Survey reveals rot in backyard of rich
It is the educated and affluent Delhiites who are most cruel to their unborn girl child, yet another study has revealed. HT reports. Shameful figuresdelhi Updated: Jan 10, 2013 02:17 IST
It is the educated and affluent Delhiites who are most cruel to their unborn girl child, yet another study has revealed.
In a random household survey conducted in south-west Delhi, which comprises Dwarka- Sub city, Janakpuri, Palam, etc., by the Centre for Social Research (CSR) found shocking female foeticide trends.
The dominant reasons for gender-based sex selection was found to be the belief that sons would continue the family name, fear of dowry and share in property. Maintaining female chastity was also cited as a reason for a male child preference that appalled the surveyors.
"For working class parents, leaving a child alone is of huge concern, especially if it's a girl child. They do not seem to realise that a boy child can also be sexually abused," said Ranjana Kumari, director, CSR.
As part of its campaign against female foeticide, CSR conducted a survey of 1,000 households all through 2011 and south-west Delhi was chose because of the district is worst affected.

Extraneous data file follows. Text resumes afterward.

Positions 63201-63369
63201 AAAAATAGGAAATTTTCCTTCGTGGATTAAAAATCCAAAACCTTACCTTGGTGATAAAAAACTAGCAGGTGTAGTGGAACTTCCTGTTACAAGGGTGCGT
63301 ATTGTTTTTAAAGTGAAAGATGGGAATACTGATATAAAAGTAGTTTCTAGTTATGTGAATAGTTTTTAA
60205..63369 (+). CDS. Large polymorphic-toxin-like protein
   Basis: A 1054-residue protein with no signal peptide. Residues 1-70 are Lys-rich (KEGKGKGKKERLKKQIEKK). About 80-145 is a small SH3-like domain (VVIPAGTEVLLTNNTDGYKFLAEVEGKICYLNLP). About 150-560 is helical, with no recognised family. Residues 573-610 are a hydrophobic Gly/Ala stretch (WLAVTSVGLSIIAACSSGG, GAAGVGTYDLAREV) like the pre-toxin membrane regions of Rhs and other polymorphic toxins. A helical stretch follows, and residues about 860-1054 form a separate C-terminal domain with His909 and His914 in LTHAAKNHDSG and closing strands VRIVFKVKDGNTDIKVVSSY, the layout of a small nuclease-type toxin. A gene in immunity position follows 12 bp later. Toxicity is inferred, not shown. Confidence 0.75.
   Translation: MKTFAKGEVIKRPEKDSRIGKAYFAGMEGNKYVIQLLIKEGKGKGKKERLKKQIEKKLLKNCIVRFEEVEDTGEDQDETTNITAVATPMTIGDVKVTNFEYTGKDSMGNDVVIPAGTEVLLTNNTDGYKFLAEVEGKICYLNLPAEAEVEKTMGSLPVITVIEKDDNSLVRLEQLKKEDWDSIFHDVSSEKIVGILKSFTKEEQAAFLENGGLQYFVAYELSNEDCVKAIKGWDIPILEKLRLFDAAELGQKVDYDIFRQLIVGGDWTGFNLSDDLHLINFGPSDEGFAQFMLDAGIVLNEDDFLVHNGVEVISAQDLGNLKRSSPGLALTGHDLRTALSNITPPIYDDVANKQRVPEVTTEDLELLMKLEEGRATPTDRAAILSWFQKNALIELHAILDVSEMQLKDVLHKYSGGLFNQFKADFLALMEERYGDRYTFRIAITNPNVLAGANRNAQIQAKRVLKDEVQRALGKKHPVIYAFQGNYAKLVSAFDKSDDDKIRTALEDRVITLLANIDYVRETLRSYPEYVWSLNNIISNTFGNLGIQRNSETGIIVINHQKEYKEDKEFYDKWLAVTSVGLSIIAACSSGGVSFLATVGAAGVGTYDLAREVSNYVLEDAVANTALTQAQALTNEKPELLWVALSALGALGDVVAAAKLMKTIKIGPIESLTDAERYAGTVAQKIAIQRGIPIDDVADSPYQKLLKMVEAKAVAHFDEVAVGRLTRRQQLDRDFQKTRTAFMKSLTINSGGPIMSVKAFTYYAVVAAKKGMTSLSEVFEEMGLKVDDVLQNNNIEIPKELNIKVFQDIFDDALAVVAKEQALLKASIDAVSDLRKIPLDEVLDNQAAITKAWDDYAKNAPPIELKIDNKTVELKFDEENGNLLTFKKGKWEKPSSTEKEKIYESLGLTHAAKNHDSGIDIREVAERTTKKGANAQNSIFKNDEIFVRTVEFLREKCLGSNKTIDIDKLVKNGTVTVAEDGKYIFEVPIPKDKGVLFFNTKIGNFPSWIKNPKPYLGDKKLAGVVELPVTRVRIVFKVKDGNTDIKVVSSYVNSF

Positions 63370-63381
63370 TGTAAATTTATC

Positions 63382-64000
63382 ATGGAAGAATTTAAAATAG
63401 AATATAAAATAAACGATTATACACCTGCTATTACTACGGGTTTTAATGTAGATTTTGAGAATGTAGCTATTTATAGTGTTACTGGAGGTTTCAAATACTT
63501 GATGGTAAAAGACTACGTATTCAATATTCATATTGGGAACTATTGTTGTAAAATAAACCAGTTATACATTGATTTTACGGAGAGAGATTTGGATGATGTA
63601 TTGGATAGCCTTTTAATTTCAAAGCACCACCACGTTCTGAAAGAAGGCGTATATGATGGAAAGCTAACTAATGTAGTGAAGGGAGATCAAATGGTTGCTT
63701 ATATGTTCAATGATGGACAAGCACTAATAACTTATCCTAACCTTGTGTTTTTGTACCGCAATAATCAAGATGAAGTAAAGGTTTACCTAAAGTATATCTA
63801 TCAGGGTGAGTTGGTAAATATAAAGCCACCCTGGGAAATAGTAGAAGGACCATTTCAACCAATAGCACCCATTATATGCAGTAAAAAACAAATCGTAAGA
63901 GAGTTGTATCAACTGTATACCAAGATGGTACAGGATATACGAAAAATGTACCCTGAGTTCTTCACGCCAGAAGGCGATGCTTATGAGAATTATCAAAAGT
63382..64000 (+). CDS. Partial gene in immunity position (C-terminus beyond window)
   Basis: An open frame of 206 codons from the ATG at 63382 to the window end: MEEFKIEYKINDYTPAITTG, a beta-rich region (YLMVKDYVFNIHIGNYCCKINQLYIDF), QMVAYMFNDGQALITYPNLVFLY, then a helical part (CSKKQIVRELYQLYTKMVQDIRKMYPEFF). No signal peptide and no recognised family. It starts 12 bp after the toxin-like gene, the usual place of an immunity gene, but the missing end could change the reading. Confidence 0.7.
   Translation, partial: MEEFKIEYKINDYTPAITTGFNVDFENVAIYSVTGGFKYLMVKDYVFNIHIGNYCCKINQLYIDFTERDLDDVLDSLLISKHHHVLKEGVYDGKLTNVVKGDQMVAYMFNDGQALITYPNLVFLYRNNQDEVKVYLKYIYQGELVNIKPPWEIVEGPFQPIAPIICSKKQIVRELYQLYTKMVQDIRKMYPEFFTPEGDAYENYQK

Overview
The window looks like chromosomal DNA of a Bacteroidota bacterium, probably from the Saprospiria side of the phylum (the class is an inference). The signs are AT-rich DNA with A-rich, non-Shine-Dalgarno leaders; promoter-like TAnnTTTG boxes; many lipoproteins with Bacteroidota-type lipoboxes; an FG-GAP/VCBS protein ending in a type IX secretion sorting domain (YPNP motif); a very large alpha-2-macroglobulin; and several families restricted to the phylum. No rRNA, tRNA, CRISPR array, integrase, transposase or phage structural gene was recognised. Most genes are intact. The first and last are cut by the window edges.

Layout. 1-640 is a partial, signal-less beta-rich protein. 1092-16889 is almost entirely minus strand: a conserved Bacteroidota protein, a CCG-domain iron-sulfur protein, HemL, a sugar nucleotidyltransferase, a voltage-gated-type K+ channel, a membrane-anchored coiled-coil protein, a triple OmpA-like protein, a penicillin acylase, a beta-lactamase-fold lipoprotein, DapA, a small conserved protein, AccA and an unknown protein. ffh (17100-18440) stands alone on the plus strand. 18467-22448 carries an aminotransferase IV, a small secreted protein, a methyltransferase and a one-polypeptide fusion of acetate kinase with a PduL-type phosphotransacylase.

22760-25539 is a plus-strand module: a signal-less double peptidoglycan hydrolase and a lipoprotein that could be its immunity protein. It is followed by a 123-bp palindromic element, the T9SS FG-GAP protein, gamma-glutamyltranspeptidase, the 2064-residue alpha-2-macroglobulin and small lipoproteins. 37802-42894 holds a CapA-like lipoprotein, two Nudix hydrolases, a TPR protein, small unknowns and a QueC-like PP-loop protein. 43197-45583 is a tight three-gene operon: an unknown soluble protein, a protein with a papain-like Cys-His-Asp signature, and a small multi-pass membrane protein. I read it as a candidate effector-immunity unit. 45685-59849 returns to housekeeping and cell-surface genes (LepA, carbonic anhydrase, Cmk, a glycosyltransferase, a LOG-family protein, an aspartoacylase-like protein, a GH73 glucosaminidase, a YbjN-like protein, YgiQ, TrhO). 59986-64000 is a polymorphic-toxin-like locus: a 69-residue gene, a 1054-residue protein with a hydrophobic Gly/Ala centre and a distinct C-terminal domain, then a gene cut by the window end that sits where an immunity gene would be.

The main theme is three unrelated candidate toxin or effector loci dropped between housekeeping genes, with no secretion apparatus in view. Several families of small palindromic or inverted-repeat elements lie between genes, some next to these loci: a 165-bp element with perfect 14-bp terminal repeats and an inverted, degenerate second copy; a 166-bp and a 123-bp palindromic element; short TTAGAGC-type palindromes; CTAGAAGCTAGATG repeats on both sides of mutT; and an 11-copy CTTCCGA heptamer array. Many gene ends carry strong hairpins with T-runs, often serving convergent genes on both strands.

A social audit revealed that community members in posh localities believed that sex selection is practiced by economically backward strata of society and that educated class does not hold son preference as a dominant ideology.
People also argued that even if they get to know about sex selection cases, they would not discuss it with others. Most were not aware of the Pre conception and Pre Natal Diagnostic Techniques (Prohibition of Sex selection) Act and its implementation.
"Infrastructure for the implementation of the law is not adequate, though action has been taken against several defaulters. There still has not been a single conviction in the sex-selection cases," said Kumari.
"Somebody has to be held responsible. The government has to wake up, else by 2021 we will be sorry when we find the sex ratio perhaps dropping below 750," she added.